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Productivity Corner: A Close-Up Look at Feature Modeling

15 Mar, 2005 By: James Dyer Cadalyst

This MicroStation features helps you easily create, modify and view feature-based solids models


In this month's Productivity Corner column we'll focus on an introduction to MicroStation V8's Feature Modeling capabilities.

MicroStation's Feature Modeling extension provides a powerful set of tools for 3D solids modeling. Solids models created using the Feature Modeling tools are fully editable, either using the parameters defined during creation, or graphically using Element handles while selected. When you add a feature to a SmartSolid, MicroStation will automatically convert the SmartSolid to a feature solid. However, only those features that were placed with the Feature Modeling tools contain the intelligence of feature solids and can be dynamically edited.

When you're working with the Feature Modeling tools, each item you create is known as a feature solid. Each feature solid is stored in a feature tree, along with the parameters defined during creation.

You can easily develop complex solids by adding, subtracting or merging two or more existing solids. To perform these operations, use the modeling operation tools from the Boolean Features toolbox (figure 1).

figure
Figure 1. MicroStation's main Feature Modeling toolboxes.

Working Area and Feature Modeling
When working with feature-based solids models, the Solids setting in the Working Areas section of the Advanced Unit Settings determines the largest single feature-based solids model that can be created in a model. You control Working Area Solid settings by accessing the Settings / Design File, Working Units category function.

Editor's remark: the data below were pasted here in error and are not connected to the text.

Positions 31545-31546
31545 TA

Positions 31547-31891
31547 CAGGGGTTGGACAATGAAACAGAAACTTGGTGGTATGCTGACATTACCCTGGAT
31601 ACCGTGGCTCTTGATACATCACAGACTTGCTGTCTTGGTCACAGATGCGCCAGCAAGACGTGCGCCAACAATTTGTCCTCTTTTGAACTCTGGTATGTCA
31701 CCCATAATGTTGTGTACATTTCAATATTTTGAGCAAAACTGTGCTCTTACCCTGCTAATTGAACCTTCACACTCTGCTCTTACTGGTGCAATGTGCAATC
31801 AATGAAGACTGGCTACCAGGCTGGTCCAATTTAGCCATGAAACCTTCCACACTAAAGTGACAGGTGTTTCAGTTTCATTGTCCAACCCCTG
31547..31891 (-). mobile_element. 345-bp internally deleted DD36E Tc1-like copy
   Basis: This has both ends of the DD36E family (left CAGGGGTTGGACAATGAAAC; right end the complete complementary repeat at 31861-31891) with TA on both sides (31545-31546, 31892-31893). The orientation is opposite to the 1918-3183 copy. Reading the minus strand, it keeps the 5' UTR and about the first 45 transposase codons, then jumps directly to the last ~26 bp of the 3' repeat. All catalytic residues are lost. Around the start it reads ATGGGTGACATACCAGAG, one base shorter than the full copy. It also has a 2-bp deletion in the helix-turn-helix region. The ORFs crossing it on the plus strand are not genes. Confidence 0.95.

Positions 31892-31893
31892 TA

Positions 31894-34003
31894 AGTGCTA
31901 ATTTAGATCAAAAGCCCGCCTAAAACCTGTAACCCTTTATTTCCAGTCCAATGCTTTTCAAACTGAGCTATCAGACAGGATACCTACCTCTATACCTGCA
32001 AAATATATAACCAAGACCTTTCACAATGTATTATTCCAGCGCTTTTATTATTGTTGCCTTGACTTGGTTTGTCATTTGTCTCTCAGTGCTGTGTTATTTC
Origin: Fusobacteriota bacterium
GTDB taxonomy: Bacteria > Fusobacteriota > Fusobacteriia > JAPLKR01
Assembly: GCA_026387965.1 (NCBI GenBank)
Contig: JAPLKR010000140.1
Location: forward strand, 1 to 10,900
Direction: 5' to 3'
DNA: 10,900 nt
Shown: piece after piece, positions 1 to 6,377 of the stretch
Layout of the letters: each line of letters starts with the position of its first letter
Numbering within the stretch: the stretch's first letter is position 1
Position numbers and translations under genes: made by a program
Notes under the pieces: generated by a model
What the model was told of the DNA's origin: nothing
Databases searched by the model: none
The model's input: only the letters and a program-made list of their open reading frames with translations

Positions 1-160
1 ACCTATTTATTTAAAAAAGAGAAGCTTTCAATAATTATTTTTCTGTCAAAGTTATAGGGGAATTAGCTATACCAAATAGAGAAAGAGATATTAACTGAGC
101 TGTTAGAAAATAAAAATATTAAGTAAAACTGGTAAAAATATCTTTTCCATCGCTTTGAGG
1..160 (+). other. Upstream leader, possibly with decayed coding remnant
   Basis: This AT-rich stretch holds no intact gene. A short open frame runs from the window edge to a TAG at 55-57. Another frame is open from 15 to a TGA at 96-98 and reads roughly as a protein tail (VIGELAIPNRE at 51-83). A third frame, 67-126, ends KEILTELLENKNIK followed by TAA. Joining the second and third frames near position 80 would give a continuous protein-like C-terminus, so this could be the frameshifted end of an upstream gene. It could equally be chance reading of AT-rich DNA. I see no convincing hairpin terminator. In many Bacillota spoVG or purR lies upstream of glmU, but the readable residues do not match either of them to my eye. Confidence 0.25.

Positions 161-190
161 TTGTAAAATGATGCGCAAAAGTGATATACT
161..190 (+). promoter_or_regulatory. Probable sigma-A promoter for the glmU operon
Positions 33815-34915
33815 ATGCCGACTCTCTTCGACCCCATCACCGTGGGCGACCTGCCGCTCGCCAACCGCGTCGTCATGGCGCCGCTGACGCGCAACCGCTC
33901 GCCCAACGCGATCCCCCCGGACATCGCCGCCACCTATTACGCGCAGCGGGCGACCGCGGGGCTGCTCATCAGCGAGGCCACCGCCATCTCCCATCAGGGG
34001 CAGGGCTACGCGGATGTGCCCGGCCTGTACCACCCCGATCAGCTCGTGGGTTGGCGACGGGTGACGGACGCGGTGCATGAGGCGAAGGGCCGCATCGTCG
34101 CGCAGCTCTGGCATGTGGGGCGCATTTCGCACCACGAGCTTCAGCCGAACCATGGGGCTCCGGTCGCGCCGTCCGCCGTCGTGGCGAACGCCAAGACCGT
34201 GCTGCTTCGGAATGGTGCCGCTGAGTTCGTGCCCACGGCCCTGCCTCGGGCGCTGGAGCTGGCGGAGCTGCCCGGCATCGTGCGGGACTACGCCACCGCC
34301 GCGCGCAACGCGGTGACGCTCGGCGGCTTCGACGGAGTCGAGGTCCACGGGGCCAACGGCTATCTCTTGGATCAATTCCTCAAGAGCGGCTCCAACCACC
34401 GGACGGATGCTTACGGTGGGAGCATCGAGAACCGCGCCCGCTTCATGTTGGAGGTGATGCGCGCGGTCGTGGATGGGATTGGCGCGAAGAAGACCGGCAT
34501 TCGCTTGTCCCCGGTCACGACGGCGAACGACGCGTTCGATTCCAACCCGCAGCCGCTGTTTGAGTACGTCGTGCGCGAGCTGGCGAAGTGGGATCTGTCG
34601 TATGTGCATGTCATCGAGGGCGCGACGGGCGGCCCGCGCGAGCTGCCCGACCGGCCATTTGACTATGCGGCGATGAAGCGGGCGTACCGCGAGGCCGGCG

MicroStation's local solids Working Area system provides a flexible environment.

  • For SmartSolids, the Solids Working Areas setting specifies the area in the model in which solids can be constructed (centered on 0,0,0). All SmartSolids should be constructed within this working area.
  • For feature-based solids models, the Solids Working Area is a local area for each solid. You can construct as many solids as you like, anywhere within the models, as long as each solid does not exceed the Solids Working Areas dimension.
Feature Modeling Toolboxes
Tools for creating, manipulating and viewing feature-based solids models are located in three toolboxes: Feature Modeling, Feature Modeling Primary, and Feature Modeling View Control (figure 2).

figure
Figure 2. Feature Modeling, Feature Modeling Primary, Feature Modeling View Control.

Feature Modeling Viewing Tools
The Feature Modeling tools include a toolbox specifically for controlling the viewing your 3D models. When these tools are used in association with a single open view, they let you quickly rotate the view to one of the standard view orientations. Additionally, you can quickly toggle the display of construction elements and toggle QuickVision display. If you have more than one view open, a data point is required to select the view to which the viewing tool is to be applied.

The toolbox incorporates standard displays tools for rotating a view to a Top, Front, Right or Isometric view, plus tools to toggle construction elements and QuickVision display. Additional tools that are available to be displayed in the toolbox are for rotating a view to a Bottom, Back, Left or Right-Isometric view. Finally, you can also use the right-click menu in the toolbox to select which tools you want displayed.

Creating Feature-Based Solids Models
Working with MicroStation's Feature Modeling tools allows you to create feature-based solids models incorporating various features in a very simple workflow:

  1. Create the underlying feature solid(s)
  2. Add features to the solid
When creating feature-based solids models, you begin with the development of your base solid. Once defined, you create additional features to which you perform modeling operations to add, subtract or union those features to the base solid (figure 3). The base solid may be a solid formed from a union of other solids, a Primitive Feature Solid (cube, sphere, cone, and so forth), a solid created by adding thickness to a surface or from extruding a profile.

figure
Figure 3. Base solid with holes and filleted top edge.

Modifying Feature-Based Solids
Solids models created with the Feature Modeling tools are referred to as feature-based solids models. Feature-based solids models give you much more creation and manipulation flexibility, so you can incorporate design changes. You can easily modify feature-based solids models using the parameters defined during creation or by modify them interactively, similar to 2D elements.